[webkit-dev] Should we consider switching to git over svn?
oliver at apple.com
Mon Oct 8 23:30:20 PDT 2007
The average user uses update-webkit + some manual work, svn-create-
Behind the scenes these do, svn up, svn diff + some magic, patch + magic
Under git they would be
git fetch && git rebase origin/master + unfortunately some manual
work (described below)
git diff master + some magic
patch + magic
when svn and git hit conflicts they both require manual work, with
svn you do fix the conflict and tell svn that you're done with svn
with git you have either git-mergetool, which will open a file diff
utility for each file with a conflict, or you can merge manually, and
use git add
What makes this simple, single branch development more tricky with
git is that git has the idea of local history, so it is necessary to
commit locally prior to updating, and then extra work is needed if
you want to retain a single patch for the final commit. We would
need to work out what the standard workflow should be in this mode.
So it is more difficult when doing simple single branch development,
but not insurmountably so, it gets more copmlicated once you start
dealing with many branches but that's not something you can do with
svn even if you wanted to.
On Oct 8, 2007, at 10:48 PM, Brady Eidson wrote:
> I think a 100% firm prerequisite is concise, precise, and novice-
> level instructions on exactly how to use git in the context of
> WebKit development.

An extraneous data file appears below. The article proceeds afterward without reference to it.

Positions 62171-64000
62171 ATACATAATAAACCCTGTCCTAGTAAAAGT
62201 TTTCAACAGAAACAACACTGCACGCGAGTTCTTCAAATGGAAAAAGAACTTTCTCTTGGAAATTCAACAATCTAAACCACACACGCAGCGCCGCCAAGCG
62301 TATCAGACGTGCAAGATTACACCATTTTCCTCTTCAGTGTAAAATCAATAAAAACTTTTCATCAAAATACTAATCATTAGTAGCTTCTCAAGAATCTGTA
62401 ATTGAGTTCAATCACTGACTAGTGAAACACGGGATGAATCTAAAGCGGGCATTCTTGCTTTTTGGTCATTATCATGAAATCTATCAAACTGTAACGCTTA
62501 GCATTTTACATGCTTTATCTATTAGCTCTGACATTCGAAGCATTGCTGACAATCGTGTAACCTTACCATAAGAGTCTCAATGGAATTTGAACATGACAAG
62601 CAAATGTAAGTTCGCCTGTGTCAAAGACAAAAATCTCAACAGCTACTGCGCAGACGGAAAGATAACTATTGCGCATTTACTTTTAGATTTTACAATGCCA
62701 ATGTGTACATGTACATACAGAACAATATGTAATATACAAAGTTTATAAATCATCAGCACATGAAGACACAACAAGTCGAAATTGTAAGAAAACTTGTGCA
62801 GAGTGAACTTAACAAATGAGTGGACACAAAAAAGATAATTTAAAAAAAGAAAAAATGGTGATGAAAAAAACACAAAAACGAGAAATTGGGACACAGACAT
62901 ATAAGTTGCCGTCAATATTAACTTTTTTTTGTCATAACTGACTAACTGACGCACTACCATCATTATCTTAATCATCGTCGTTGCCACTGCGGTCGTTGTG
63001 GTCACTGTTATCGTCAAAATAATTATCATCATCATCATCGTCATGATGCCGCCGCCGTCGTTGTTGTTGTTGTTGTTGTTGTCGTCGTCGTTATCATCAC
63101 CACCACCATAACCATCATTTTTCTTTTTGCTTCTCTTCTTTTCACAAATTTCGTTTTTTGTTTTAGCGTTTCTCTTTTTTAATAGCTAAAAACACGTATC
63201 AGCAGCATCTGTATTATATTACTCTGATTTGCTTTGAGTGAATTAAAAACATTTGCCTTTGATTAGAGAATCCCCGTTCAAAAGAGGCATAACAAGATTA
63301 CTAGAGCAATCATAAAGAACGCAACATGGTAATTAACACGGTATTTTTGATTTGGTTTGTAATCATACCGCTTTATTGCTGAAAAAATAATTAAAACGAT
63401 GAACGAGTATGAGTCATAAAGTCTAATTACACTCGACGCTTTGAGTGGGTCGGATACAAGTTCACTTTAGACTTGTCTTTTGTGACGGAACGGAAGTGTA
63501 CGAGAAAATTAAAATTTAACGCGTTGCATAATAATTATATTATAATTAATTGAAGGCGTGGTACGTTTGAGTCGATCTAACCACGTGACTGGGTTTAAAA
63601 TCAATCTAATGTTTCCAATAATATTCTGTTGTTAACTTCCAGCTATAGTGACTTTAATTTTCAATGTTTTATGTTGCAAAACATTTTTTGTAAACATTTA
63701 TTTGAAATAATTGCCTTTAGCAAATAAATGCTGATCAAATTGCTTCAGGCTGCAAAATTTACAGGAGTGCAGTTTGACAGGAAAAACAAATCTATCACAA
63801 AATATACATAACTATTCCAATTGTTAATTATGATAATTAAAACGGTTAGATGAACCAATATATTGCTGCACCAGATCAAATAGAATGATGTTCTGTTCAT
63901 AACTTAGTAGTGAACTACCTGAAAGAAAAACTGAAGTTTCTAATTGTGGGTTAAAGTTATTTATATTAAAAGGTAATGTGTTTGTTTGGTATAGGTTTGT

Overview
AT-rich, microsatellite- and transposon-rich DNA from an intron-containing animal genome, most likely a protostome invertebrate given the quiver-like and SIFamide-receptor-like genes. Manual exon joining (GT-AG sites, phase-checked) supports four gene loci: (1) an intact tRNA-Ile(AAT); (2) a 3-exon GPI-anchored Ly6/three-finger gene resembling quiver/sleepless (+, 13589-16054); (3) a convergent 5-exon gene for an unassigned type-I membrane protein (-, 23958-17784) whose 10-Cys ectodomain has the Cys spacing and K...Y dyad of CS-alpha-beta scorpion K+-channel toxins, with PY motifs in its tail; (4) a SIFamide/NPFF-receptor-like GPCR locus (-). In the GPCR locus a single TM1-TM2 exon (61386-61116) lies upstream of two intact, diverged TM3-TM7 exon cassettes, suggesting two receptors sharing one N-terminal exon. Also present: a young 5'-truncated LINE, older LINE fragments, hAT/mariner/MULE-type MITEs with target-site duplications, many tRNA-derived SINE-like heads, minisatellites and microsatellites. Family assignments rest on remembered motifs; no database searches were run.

> As someone who has been living on git for a few weeks, I find many
> of the conveniences to be great, and it is obviously very powerful.
> But "steep learning curve" is an understatement - more like "throw
> out your CVS and SVN experience, and relearn version control"
> The potential is great, but think of the prospective developers who
> are already (sadly) frustrated by the relatively tame learning
> curve of SVN.
> On Oct 8, 2007, at 9:29 PM, Oliver Hunt wrote:
>> In recent weeks/months a number of webkit developers have started
>> using Git for day to day development, and have found it very
>> useful. Git is yet another revision control system, but unlike
>> RCS's such as cvs and svn it allows local branches and makes
>> merging branches much easier. In addition to making bracnhes much
>> more manageable, it has a few other advantages:
>> * Speed: Git is much faster than svn (which becomes very valuable
>> on windows,
>> * History: Git's history is much nicer than that of svn,
>> especially with regards to patches submitted by people without
>> commit rights, as it is able to distinguish the author of a patch
>> from the person who committed it.
>> * Collaboration: It is possible for people to publish their git
>> tree's in a way that allows them to be tracked by others, allowing
>> people to collaborate on bugs and/or features much more easily
>> without actually committing to a central repository.
>> Unfortunately, git is still not as user friendly as svn, and has a
>> relatively steep learning curve (largely due to it using some
>> similar commands to svn for completely different purposes :-/ )
>> On the other hand, those of us using git currently have to use the
>> git-svn bridge which, while functional, is somewhat slow. I think
>> (and i'm hoping others agree) that despite the slightly more
>> complex interface the improved merging, branching, and speed mean
>> that we should seriously consider switching to git as our primary
>> Any comments from others are welcome.
>> webkit-dev mailing list
>> webkit-dev at lists.webkit.org
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